As Boise Weekly was ending its conversation with Idaho author Kelly Jones, we asked her to autograph a copy of her just-published book Evel Knievel Jumps the Snake River Canyon ... and Other Stories Close to Home (Ninth Avenue Press, June 2014).
"The hardest thing for me to do is thinking of something to say when I'm asked to sign a book," she said. "What do you want me to say?"
Far be it from BW to tell Jones, author of seven mystery novels, published by Berkley Books, what to write. Eventually, Jones wrote she hoped we would "enjoy a visit to Twin Falls and the Snake River Canyon" through her new book.
Indeed, her story felt familiar and exciting, like re-living the days surrounding Evel Knievel's ill-fated jump over the Snake River, which landed Twin Falls on the front pages of the world's newspapers in September 1974.
"But my story is fiction," she said.
That was only one of the surprises in our conversation with Jones, in which we talked about self-publishing, her discomfort with self-promotion and her story's theme of (pardon the pun) good versus "Evel."
Do you recall Evel Knievel's 1974 jump?
I was there. I grew up in Twin Falls.
Is that why you wrote this book?
That's part of the reason. Plus, I thought it would be quite relevant because the 40th anniversary of the jump is coming up in a few weeks.
It's interesting to note that none of your other books have taken place in Idaho.
That's right; they're set in Munich, Paris, Florence, Italy, and my next book, coming out in January, is set in Prague. I had a very lovely childhood, but honestly, I never thought that I would have a story set in Twin Falls.
So, was your Evel Knievel story tucked somewhere deep in your memory?
When I saw the jump in 1974, I was eight-months pregnant, and I thought I might write the story through the eyes of a woman who was pregnant. But then I talked with my brother--he's 13 years younger than me--and asked him about what he remembered. And he got all excited, just like a boy, in sharing his memories. I thought, "OK, I have to tell this story through the eyes of a 10-year-old boy."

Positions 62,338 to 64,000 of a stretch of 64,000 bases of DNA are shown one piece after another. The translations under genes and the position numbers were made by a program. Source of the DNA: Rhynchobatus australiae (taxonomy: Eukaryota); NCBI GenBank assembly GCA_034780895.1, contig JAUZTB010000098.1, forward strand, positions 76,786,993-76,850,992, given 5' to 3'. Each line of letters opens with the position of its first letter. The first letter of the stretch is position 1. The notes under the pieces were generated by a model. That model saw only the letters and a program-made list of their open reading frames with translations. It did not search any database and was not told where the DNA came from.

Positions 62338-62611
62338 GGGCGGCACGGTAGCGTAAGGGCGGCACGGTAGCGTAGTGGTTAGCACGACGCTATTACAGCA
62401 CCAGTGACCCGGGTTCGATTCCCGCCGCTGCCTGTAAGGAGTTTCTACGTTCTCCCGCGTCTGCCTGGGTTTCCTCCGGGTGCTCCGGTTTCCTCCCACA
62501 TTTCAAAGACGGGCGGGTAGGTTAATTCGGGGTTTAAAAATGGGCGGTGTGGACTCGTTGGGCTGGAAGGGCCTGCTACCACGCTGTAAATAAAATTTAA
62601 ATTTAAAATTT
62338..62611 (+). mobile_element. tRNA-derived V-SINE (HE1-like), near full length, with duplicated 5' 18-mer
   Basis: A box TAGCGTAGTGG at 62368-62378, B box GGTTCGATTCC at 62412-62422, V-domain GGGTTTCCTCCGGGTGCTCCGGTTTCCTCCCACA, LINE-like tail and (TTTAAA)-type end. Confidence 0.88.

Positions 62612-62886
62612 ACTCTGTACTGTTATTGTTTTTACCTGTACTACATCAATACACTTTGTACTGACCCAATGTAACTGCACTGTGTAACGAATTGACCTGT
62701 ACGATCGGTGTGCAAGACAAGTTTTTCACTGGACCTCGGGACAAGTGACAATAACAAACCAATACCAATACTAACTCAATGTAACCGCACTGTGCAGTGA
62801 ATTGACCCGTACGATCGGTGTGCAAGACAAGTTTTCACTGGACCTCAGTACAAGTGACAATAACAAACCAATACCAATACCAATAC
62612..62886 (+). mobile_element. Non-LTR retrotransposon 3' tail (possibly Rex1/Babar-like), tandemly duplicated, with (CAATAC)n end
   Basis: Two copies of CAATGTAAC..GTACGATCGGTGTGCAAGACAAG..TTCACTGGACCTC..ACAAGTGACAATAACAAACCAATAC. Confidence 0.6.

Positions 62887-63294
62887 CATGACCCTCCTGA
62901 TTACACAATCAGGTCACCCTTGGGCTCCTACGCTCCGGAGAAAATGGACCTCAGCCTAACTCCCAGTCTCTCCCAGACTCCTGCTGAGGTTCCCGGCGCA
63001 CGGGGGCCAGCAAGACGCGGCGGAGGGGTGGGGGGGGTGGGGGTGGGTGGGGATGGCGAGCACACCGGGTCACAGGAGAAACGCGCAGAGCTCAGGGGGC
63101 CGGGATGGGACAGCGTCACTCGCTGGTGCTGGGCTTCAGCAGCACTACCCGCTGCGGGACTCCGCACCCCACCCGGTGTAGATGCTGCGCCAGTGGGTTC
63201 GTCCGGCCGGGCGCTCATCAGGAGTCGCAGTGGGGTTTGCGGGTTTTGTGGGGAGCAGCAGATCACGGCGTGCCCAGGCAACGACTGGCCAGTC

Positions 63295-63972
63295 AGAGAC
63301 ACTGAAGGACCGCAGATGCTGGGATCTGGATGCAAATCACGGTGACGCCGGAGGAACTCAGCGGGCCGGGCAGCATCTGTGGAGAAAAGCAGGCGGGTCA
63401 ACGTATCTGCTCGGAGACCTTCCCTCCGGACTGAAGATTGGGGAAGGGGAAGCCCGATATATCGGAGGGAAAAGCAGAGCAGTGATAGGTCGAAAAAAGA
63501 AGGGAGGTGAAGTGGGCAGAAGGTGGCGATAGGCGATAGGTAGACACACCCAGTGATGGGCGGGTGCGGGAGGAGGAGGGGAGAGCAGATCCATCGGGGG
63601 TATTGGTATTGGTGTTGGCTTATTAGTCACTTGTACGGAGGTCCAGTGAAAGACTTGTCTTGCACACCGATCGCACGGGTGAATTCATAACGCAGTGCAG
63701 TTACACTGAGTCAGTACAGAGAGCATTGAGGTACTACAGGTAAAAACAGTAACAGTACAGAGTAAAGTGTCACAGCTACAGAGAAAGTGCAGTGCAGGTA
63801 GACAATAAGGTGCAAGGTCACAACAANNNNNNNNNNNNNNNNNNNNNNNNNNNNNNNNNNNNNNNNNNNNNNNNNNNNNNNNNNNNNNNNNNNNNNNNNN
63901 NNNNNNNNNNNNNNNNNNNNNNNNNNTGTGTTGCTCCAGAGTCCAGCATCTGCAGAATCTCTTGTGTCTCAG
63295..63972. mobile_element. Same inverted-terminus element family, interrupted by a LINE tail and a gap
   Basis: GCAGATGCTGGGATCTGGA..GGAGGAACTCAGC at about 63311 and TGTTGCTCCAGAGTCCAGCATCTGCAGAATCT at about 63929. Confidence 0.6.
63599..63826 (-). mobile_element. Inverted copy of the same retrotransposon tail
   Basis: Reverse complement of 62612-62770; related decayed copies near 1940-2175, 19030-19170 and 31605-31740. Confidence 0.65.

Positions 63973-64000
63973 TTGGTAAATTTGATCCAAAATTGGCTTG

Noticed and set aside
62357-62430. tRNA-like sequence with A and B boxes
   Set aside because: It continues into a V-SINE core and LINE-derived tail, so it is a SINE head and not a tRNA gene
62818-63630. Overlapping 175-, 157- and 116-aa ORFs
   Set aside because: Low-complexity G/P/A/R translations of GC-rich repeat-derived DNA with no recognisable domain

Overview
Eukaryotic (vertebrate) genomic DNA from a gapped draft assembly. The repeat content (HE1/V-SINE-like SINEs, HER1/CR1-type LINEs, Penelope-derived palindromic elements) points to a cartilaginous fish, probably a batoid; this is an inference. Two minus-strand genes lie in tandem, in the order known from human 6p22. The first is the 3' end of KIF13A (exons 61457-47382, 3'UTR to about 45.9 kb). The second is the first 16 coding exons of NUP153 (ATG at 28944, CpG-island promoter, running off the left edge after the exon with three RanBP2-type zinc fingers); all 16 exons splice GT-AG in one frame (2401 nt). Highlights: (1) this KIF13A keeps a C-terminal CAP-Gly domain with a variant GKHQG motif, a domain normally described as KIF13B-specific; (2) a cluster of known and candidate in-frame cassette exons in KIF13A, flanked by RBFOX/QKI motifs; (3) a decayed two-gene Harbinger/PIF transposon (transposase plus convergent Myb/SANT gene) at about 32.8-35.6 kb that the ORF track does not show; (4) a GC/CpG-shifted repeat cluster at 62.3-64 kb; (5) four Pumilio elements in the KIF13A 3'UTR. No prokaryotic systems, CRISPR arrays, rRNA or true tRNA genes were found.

I guess the biggest surprise for me was that your book is fiction.
That's right. It's the story of what happens to that boy, in a summer of youth and innocence; but Evel Knievel comes to town to jump the Snake River Canyon. I guess it's a story of good versus... [long pause] well, to some degree, good versus Evel.
Where is the tension in your story?
The boy's dad has died in Vietnam, and his mother has to find work, so she leaves the boy to stay with his grouchy old grandma in Twin Falls. And then there's Uncle Buddy, out of work, until he gets a job with Evel Knievel when he comes to town. All of a sudden, the boy doesn't want to leave Twin Falls until that jump happens.
But your book isn't being distributed through your traditional publisher.
Oh my, no. My other books have been published by Berkley Books, part of the Penguin Group. They publish mainly women's fiction. This wouldn't have been a fit.
Most would-be authors wouldn't know where to begin in order to self-publish.
Honestly, I didn't either.
Was it more daunting or pretty much what you hoped it would be?
A little bit of both. I talked to a lot of people through the Idaho Writers Guild and realized that I couldn't do most of it myself. I had a design artist [Brian Florence at Steamroller Studios] do my cover and had Sarah Tregay of [Pete Wilson] DesignWorks do my interior design. Believe me, if you have computer skills, which I don't, it's a lot less expensive.
But the most important piece is retail. How are you putting this into bookstores?
The people at Rediscovered Books have been quite lovely. We're making sure that they have a selection of signed books. I must say, though, that the marketing piece is so hard for me.
But what's the point of writing something like this if people don't read it?
I know. I must admit that I really do want to share this story.
Two celebrated Idaho authors, Kathy McIntosh and Alan Heathcock, agree that your story is worth sharing. McIntosh wrote that you have "an exquisite sense of place that brings back treasured memories of a life less-complicated." And Heathcock wrote that he "adored being transported" into your world.
I know. I'm overwhelmed by how generous they were.
It's also worth noting your career as an author came in the second stage of your life.
I'm a mom of two, stepmom of one more, and grandma to eight. I never saw myself as a writer. I took a creative writing class at Boise State--it was about 30 years ago. I thought at the time, "Hey, this is fun." So I kept writing.
But I'm assuming you had a full-time job.
I worked at the Idaho State Tax Commission. But I have to tell you that I was disgusted with the commission and I hated it. One day I asked myself, "What am I doing here?" My husband asked, "Why don't you quit?" That was 1997.
How long did it take before you were first published?
I wrote two other books before my first published book, The Seventh Unicorn, came out. That was in 2005. My fifth book will come out in 2014.
That's a pretty good track record. How many books do you have in you?
I don't know. Let's find out.